An Internet café showdown is shaping up after a Senate committee overwhelmingly approved a measure that would regulate the “casinos-on-corner” shortly before the sponsor of a proposal that would shut them down withdrew his bill from consideration.
The Senate Regulated Industries Committee signed off on the regulation of the cafés (SB 380) after hearing from proponents who said the facilities provide up to 13,000 jobs and are a place for seniors to socialize.
“We have never had one, eensy-teensy, bit of crime,” said Julie Slattery, who owns two Internet cafés in Melbourne.
“This is a business. It’s a real business. It’s a form of entertainment,” Slattery said. She asked the committee to regulate rather than shut the locales to “get rid of whatever it is you’re afraid of.”
But prosecutors and the Florida Sheriffs’ Association objected that the cafés are a venue for crimes and illegal gambling and need to be shuttered.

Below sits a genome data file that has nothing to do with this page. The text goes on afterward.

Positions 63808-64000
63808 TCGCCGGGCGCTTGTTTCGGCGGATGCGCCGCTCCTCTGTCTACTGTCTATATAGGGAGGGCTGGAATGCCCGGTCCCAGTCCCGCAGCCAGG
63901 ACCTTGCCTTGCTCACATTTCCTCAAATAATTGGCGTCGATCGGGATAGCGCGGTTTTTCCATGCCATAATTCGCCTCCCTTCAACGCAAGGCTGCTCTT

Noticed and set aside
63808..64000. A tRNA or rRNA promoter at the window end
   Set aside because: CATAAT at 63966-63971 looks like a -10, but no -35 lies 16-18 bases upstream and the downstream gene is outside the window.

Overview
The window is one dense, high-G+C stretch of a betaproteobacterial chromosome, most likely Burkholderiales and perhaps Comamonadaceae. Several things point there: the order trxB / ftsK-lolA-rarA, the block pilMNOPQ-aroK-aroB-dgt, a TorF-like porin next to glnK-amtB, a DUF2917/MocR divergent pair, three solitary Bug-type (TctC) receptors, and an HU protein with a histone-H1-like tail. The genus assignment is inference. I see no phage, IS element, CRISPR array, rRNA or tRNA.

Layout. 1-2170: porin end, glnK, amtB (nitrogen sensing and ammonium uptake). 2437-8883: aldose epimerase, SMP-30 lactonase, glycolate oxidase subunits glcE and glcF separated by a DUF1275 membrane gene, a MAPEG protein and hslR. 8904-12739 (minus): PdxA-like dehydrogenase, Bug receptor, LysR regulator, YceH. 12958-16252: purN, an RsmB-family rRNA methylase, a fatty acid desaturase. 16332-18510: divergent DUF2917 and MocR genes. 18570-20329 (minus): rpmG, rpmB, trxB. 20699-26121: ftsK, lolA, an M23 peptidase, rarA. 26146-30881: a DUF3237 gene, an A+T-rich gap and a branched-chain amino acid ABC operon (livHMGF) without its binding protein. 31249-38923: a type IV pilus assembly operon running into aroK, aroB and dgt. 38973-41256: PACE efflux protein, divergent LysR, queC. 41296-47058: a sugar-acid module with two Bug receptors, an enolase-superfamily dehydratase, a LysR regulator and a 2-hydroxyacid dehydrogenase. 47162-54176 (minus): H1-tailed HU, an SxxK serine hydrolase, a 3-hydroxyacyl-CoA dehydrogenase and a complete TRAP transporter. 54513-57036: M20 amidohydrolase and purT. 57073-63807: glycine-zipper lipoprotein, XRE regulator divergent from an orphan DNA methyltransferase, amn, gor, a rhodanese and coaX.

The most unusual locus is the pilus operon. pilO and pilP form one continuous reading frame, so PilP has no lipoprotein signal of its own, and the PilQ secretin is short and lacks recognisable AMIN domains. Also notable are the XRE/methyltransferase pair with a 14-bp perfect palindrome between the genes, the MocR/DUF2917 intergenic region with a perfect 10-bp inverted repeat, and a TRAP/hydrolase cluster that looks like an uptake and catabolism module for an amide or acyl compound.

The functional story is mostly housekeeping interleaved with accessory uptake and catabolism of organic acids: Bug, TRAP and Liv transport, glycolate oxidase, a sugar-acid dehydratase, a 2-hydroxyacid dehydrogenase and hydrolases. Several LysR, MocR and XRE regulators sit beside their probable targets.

Sen. Miguel Diaz de la Portilla, the bill’s sponsor, rejected those arguments, noting that prosecutions have not resulted in a single conviction.
“I guess there’s a shortage of real crime out there so there’s a need to create some more so you can go prosecute it,” Diaz de la Portilla, R-Miami, said, adding that traffic problems and robberies often take place at convenience stores.
“Should the next bill ban convenience stores, too?” he said.
After passing the regulatory measure by an 8-1 vote, the committee then took up a bill (SB 428) that would outlaw the facilities. That proposal is similar to one passed by a House committee earlier this week and mirrors the criminalization Gov. Rick Scott yesterday said he’d like lawmakers to impose.
But before the committee could vote on his bill, Sen. Steve Oelrich asked the committee to temporarily put it aside, fending off the panel possibly killing the measure. That would have put an end to the possibility of outlawing the cafés for the rest of the session.